The Music Of What Happens
Artist: Cathie Ryan
There is an old folk tale from the Fenian Cycle of Irish mythology in which the Fianna-Finn are talking of music. “What is the finest music in the world?” asked Fionn of his son Oisín. “The cuckoo calling from the tree that is highest in the hedge,” he answered. They went around the room and each told what music they believed to be finest. One said the belling of a stag across the water, another the baying of a tuneful pack heard in the distance, and others believed the finest music to be the song of a lark, the laughter of a happy girl, or the whisper of a moved one.
“They are good sounds all,” said Fionn
“Tell us,” one of them asked him, “What do you think?”
“The music of what happens,” said Fionn, “that is the finest music in the world.”
With her second Shanachie recording, The Music of What Happens, Irish American singer Cathie Ryan emerges from the shadows of all she has been, offering a spellbinding set of original and traditional songs. The title of Ryan’s CD, based on a story from the Fenian cycle of ancient Irish legend, displays her gift for plumbing ancient tradition for things it can say to us in our noisome, quick, and stressful times. “The songs represent the music of what happens to all of us,” she said, “from great happiness to great loss and everything in between. Just the way we experience our lives.”
The Music of What Happens begins with Ryan’s bold, windswept journey to the top of Knocknarea, a mountain in Sligo said to hold the tomb of legendary warrior queen Maeve. For centuries, people have taken a stone from the bottom of Knocknarea and carried it to the top to place on Maeve’s cairn, in the belief it would lessen their troubles. As she made the climb herself, Ryan said she felt the old power.
“Anytime I’ve been up to the top of Knocknarea, the wind has been blustery and wild; and I always feel Maeve is up there with her indomitable spirit. It can be a source of strength to think about her.”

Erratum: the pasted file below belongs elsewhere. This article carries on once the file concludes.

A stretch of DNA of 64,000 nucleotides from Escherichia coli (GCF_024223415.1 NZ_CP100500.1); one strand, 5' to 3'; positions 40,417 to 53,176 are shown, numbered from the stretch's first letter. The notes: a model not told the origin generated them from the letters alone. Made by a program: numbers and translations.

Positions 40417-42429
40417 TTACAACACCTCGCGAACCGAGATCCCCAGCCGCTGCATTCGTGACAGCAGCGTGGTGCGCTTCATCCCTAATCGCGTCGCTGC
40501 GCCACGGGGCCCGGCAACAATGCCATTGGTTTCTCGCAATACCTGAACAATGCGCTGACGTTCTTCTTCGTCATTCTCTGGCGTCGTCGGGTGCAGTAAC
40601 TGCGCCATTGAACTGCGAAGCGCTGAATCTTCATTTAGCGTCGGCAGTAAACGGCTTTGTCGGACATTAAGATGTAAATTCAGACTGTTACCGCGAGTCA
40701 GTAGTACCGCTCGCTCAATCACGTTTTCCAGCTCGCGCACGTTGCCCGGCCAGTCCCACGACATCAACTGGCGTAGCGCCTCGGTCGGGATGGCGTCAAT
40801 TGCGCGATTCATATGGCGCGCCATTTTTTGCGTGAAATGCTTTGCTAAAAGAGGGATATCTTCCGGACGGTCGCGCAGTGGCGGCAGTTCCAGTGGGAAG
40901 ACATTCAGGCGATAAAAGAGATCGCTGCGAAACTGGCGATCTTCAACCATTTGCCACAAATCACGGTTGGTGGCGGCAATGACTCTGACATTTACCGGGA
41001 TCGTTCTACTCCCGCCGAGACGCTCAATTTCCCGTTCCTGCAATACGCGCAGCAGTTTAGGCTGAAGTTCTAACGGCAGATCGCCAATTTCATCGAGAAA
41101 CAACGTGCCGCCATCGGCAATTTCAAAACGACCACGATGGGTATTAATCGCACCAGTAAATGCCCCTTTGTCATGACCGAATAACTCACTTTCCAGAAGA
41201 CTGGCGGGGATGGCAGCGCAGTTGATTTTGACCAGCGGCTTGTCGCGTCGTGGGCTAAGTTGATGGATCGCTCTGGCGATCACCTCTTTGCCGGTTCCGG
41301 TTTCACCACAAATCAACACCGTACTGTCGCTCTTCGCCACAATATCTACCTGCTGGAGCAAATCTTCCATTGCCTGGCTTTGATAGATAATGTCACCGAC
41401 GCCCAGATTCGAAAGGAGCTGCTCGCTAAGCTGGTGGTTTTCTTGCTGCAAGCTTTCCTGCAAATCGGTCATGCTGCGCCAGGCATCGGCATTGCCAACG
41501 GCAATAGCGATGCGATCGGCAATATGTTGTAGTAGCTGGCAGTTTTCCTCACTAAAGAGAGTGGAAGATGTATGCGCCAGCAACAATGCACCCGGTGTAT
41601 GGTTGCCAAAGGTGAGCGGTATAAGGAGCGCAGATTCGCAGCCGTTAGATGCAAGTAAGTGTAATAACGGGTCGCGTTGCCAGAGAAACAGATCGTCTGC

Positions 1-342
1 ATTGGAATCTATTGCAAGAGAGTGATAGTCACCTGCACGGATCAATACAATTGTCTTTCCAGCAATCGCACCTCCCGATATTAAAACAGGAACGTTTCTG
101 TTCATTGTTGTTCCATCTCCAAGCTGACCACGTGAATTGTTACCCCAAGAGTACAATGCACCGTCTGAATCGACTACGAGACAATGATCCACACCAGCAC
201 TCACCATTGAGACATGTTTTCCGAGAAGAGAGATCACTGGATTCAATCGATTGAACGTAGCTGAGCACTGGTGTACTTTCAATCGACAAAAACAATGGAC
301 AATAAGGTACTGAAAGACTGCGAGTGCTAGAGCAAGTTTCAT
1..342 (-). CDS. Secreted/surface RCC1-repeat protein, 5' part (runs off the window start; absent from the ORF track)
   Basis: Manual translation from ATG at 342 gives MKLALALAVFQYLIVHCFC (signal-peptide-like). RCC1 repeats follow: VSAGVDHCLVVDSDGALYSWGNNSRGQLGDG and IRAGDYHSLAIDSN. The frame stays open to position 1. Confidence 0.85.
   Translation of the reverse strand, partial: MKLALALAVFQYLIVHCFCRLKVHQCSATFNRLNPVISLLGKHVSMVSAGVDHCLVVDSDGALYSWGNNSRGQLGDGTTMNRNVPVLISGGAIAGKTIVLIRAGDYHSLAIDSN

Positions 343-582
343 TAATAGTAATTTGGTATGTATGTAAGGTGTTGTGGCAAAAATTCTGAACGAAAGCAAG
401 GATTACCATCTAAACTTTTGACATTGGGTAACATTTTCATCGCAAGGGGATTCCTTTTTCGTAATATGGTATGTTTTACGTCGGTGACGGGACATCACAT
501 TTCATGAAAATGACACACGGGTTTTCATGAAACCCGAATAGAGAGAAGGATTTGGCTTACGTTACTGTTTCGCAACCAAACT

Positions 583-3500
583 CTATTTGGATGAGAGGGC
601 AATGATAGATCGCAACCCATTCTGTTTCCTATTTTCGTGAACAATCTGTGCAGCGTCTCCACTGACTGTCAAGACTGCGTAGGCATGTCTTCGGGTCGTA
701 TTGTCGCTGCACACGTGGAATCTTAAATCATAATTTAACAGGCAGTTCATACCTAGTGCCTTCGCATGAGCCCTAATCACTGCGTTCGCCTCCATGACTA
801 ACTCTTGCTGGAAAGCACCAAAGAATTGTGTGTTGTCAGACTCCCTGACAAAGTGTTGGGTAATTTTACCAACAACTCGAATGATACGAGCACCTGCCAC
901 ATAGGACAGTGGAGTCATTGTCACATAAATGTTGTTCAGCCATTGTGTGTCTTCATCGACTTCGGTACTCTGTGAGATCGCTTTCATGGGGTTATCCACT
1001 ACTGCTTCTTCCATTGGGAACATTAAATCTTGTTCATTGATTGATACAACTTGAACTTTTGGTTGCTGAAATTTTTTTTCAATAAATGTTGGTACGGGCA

While her climb to the summit of Knocknarea is an ancient ritual, her song about it examines very modern themes, the struggles many women have reconciling the fierce pull between family and career, mother and woman. “I didn’t learn about Maeve as a young girl,” she said, “She wasn’t held out to me as a role model; she was too hungry, had too much appetite. And that wasn’t seen as a good thing. I was taught to care for others first, to put them before myself. Caring for others is important, and I don’t want to lose that, but too much of it makes for a very unbalanced woman. For me, it ‘s been a wondrous thing to re-discover these women characters of ancient Irish myth and see the legacies they left behind, legacies of strength and wisdom and passion. It’s been a great inspiration to me in my writing and thinking as an Irish American woman.”
Ryan’s self-titled first solo CD on Shanachie firmly established her as a singular writing and singing talent. With The Music of What Happens, she presents herself as wife, mother and career woman, struggling with the old expectations and modern conflicts. In the winsomely reflective “I’m Going Back,” she recalls girlhood memories of visiting Ireland. It is at once personal memoir and universal reflection; sweetly and wisely considering the mystical place Ireland occupies in the consciousness of Irish emigrants and Irish Americans.
“Ireland is often an idealized place in the psyche of the Irish American and the Irish immigrant,” she said. “It is a multi-dimensional country with real problems and real people. But because of the Irish diaspora, this other Ireland, this idealized, magical place that has been created in our heads, sometimes keeps us from seeing the real place and the real history of how we got here.”
Ryan pays wrenching tribute to that history in her brilliantly austere singing of the traditional lament “Erin’s Lovely Home,” which tells of the terrible poverty and famine that forced families apart in the 1800’s, and of the “cofffin ships” that carried the unfortunate emigrants to Canda and America.